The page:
PERCUTANEOUS LUMBAR NUCLEOTOMY

WHAT IS A HERNIATED DISC?

Herniated lumbar disc

A herniated disc is the result of a degenerated intervertebral disc, which protrudes out of its normal space. Intervertebral discs are fibrous structures that act as pillows between each two vertebrae, cushioning the movements of the spine. Several diseases, trauma or even age can cause these discs to lose their elasticity, thus becoming more susceptible to fragmentation. When all or part of an affected lumbar disc slides out of its normal location, nerve roots may be compressed, causing pain.

Herniated lumbar disc

 

ARE THERE DIFFERENT TYPES OF HERNIATED DISC?


Intervertebral discs are made up of the nucleus pulposus, the soft tissue of the disc, and the annulus, the outer layer which completely surrounds this soft tissue in order to support and protect it. Depending on how these parts degenerate, there can be 2 types of herniated disc:

  • In contained herniated discs the nucleus pulposus pushes the annulus, causing a bulge that compresses nervous tissue. These cases may benefit from a percutaneous nucleotomy.

  • In non-contained herniated discs the nucleus pulposus goes through the annulus and compresses the nervous tissue. These cases are not good candidates for a nucleotomy.
Contained herniated lumbar disc
Non-contained herniated lumbar disc
Contained herniated lumbar disc

Non-contained herniated lumbar disc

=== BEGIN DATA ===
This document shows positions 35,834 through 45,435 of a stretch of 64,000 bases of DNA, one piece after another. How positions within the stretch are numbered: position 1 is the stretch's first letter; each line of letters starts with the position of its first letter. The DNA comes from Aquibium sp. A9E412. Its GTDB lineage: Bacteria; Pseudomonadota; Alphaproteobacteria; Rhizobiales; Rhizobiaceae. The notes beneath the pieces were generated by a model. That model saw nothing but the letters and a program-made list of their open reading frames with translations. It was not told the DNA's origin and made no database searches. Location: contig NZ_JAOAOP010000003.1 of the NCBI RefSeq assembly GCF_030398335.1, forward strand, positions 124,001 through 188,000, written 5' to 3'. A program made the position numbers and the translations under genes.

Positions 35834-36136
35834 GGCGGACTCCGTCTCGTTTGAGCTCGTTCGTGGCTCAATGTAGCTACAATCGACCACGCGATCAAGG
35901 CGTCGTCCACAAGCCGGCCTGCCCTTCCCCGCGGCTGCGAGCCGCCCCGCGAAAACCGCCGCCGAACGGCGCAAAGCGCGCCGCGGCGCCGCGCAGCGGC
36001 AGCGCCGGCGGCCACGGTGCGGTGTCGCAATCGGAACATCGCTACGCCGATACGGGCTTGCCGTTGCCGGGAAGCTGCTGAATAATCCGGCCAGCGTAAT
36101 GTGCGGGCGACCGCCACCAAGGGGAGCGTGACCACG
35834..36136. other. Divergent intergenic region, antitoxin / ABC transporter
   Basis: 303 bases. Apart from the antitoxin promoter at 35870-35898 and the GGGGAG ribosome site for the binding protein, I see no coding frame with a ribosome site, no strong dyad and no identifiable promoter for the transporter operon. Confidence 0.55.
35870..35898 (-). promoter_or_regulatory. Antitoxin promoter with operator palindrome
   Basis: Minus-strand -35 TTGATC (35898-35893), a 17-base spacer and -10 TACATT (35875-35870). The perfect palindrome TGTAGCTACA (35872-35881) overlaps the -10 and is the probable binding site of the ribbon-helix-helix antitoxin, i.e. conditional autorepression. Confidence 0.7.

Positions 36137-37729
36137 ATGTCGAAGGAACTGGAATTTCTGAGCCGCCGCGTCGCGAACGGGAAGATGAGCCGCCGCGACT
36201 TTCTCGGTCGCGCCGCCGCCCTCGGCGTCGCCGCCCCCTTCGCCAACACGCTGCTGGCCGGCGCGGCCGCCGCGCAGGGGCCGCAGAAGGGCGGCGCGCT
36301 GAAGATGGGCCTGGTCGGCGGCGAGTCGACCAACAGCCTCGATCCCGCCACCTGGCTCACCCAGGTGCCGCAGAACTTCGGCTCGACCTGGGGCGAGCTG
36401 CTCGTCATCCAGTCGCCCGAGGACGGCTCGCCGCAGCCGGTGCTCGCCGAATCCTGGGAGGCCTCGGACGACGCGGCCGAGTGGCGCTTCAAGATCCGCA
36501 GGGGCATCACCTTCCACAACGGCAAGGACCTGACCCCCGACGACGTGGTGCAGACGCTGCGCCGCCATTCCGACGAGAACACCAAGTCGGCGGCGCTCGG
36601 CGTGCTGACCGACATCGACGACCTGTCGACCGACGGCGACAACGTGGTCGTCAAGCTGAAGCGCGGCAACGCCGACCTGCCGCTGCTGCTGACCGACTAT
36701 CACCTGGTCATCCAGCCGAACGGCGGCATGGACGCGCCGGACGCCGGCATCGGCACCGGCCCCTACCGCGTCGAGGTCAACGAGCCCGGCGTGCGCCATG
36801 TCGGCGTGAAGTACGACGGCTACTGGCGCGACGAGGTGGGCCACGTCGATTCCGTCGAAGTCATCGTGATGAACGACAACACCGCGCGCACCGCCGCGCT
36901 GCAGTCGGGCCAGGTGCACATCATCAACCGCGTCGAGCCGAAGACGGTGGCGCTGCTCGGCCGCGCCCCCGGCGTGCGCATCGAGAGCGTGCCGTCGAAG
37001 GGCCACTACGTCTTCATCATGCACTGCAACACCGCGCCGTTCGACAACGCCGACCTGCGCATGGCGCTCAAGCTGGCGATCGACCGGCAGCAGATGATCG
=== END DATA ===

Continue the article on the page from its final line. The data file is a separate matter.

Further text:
WHAT WILL HAPPEN DURING A PERCUTANEOUS LUMBAR NUCLEOTOMY?

Percutaneous lumbar nucleotomy

Nucleotomy is in fact a quite old procedure that is only recommended for a small subgroup of patients. However, performing it using minimally invasive techniques has made nucleotomy available for older patients and patients with poor general condition.

The aim of percutaneous lumbar nucleotomy is to reduce the prolapsed part of the nucleus pulposus enough so that the pressure on the nerve root is released. A large-bore needle connected to a trephine and a suction device is inserted into the disc and used to remove a portion of the nucleus pulposus, releasing the pressure off the nerve root and so relieving the pain.
Usually, percutaneous nucleotomy is performed on an outpatient basis, which means that the patient returns home after completion of the procedure. It will probably be carried out under local anaesthesia and sedation.

Percutaneous lumbar nucleotomy
 

If you are conscious during the procedure, you may feel discomfort. The level of discomfort is different for every person and so it is impossible to predict how much you will feel. However, if you feel any discomfort you can tell the doctor and the anaesthesia will be adjusted accordingly.

The scar left will actually only be a few millimetres long, and a plaster will be placed over it to make sure it heals properly. Usually, the patient’s quality of life will improve over the few days following surgery, a considerable relief of pain being already felt on the day of the procedure. If necessary, however, additional therapy will be recommended.

AM I SUSCEPTIBLE TO TREATMENT WITH A NUCLEOTOMY?

Your case must be evaluated thoroughly to assess if a nucleotomy can restore the quality of life you had before the start of the leg and low back pain.


WHAT ARE THE RISKS?

All surgical procedures have risks and percutaneous nucleotomy is not an exception, but it is less invasive than open-field surgery so it has lower risks. It must be remembered, however, that its success rate is also lower.

WHAT WILL HAPPEN IF THE NUCLEOTOMY IS UNSUCCESSFUL?

All open-field surgery treatment options will still be available.

How can I get assistance?